Incorporating positive words regularly and using clear and direct language without the sarcasm or hurt is key to maintaining calmness and respect in those overwhelming parenting moments.  The combination of pleasant tone of voice, proper body language and powerful words truly allows children to internalize themselves as capable individuals; while minimizing power struggles between parents and children.

We created a list of 100 positive words/approaches for you to use to remain calm and respectful when parenting your special needs darling.  This approach, of course, will also help your child solve problems and communicate more effectively in the process!  Please let us know what positive words you use with your child to reinforce positive behaviors by using “leaving a comment” link below . If you would like to print or share this list, look for the buttons at the bottom of the list. Remember to use at least one positive word/approach  a day!  For a list of positive words used by parents , CLICK HERE

Meena Tadimeti is mother of a child with special needs, advocate for children, mentor, speaker & volunteers teaching special needs children – reading, math and use of technology. 

 

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Resilience In Action, Hi-Tech Solutions In Full Swing

Picture of sailing Often, as parents, we don’t consider certain sports for our children with disabilities for obvious reasons. But here is an inspirational video that will capture your heart and attention.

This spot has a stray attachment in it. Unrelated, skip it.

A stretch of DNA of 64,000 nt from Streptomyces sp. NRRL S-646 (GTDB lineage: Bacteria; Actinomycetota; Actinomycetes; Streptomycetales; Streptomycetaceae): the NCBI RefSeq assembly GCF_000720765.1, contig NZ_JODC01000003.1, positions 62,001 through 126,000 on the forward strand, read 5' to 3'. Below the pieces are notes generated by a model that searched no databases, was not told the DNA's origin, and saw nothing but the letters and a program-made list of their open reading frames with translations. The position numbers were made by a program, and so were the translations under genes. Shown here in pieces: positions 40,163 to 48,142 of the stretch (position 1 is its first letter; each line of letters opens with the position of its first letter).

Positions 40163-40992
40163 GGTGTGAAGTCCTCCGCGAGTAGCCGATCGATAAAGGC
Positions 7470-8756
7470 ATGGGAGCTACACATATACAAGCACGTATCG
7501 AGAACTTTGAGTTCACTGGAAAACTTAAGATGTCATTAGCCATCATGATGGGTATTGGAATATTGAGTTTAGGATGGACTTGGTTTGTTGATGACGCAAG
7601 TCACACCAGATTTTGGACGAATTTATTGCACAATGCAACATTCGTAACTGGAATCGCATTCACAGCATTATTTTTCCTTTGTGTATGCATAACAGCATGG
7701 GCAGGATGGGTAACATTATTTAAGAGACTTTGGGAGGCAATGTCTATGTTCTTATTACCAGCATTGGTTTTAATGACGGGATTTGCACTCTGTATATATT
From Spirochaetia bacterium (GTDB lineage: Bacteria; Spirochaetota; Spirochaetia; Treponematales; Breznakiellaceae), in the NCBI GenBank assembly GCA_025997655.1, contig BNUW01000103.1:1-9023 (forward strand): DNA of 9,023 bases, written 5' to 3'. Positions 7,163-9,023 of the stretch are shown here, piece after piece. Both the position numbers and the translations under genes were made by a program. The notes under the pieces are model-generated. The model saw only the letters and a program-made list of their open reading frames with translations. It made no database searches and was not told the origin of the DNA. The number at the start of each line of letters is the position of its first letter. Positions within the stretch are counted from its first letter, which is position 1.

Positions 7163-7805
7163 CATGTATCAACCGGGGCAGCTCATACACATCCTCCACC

Moreover, it offers hope that our children could explore certain sports that we may have thought were impossible.  And showing them how others rebound in the face of adversity,  given the ever-changing advances in technology, will positively influence their beliefs, in the way they perceive their own abilities.  Take a look!

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Give Thanks By Giving to Others!

colorfulpumkinsHere are some wonderful volunteering opportunities for families looking to assist local organizations that help our Communities during this Thanksgiving holiday.  Great way to give thanks!

 

Before/On Thanksgiving Day

Contact Details

Days of Hope in Turlock Christopher Scott at 209-304-4291
Modesto Gospel Mission Garrison at (209)225-2951